Like kustomize, kpt uses KRM functions to transform the resources in order to create variants. You can select functions from the catalog and choose their inputs. Now you have a recipe for creating similar instances, as many as are needed. Functions can be used to validate blueprints and their derived instances, also, similar to Kubernetes admission control. There’s no need to build a whole new Operator or monolithic configuration generator just to automate provisioning groups of resources. Composable functions enable a low-code experience for platform builders and a no-code experience for platform users.

To see this in action, check out our demo video.

A GUI isn’t the only capability enabled by making the configuration in storage mutable. Nephio, the Cloud Native Network Automation project, is building on kpt, Porch, and Config Sync to fully automate configuration of interconnected network functions and the underlying infrastructure that supports those functions. Configuration as Data provides the foundational API for configuration data, enabling mutation by Nephio automation controllers.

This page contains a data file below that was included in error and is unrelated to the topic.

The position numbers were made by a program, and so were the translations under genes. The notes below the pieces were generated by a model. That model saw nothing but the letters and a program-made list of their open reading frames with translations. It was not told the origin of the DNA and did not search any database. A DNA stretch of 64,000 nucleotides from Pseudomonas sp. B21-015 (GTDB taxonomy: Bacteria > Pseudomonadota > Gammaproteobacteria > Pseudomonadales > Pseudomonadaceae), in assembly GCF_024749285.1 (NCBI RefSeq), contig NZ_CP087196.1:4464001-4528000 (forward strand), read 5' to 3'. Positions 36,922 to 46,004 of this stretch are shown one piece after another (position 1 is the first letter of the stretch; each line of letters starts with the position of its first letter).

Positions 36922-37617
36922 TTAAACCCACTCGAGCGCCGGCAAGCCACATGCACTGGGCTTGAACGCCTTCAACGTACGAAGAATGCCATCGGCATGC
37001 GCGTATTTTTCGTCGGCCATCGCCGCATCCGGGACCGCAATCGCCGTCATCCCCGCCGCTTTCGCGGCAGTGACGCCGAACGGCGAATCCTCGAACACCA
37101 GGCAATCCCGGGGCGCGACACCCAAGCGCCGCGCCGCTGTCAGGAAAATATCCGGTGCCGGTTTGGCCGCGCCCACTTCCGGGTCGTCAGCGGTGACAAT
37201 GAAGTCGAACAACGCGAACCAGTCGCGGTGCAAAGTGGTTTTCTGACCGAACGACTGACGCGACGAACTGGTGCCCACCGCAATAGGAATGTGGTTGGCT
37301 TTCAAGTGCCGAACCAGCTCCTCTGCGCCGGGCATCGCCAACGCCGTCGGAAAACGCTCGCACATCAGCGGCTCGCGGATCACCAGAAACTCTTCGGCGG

Configuration as Data is a novel approach that doesn’t sacrifice usability or the potential for higher-level automation in order to enable reproducibility. Instead, it supports an interoperable, WYSIWYG, automatable configuration authoring and editing experience. We are looking to demonstrate this innovative approach and engage with the community on advancing it further.

Come innovate with us

We are looking to engage with the community to advance this technology forward. In particular, we are deeply interested in collaborating with developers working on GitOps technologies or looking to build around the existing GitOps technologies. We are including our own GitOps reference implementation Config Sync as part of kpt, but our interface to GitOps is intended to be extensible. Please check out our contact page to connect with us or jump straight to contributing. We’d love to hear and collaborate with you so that we can make GitOps usable by everyone.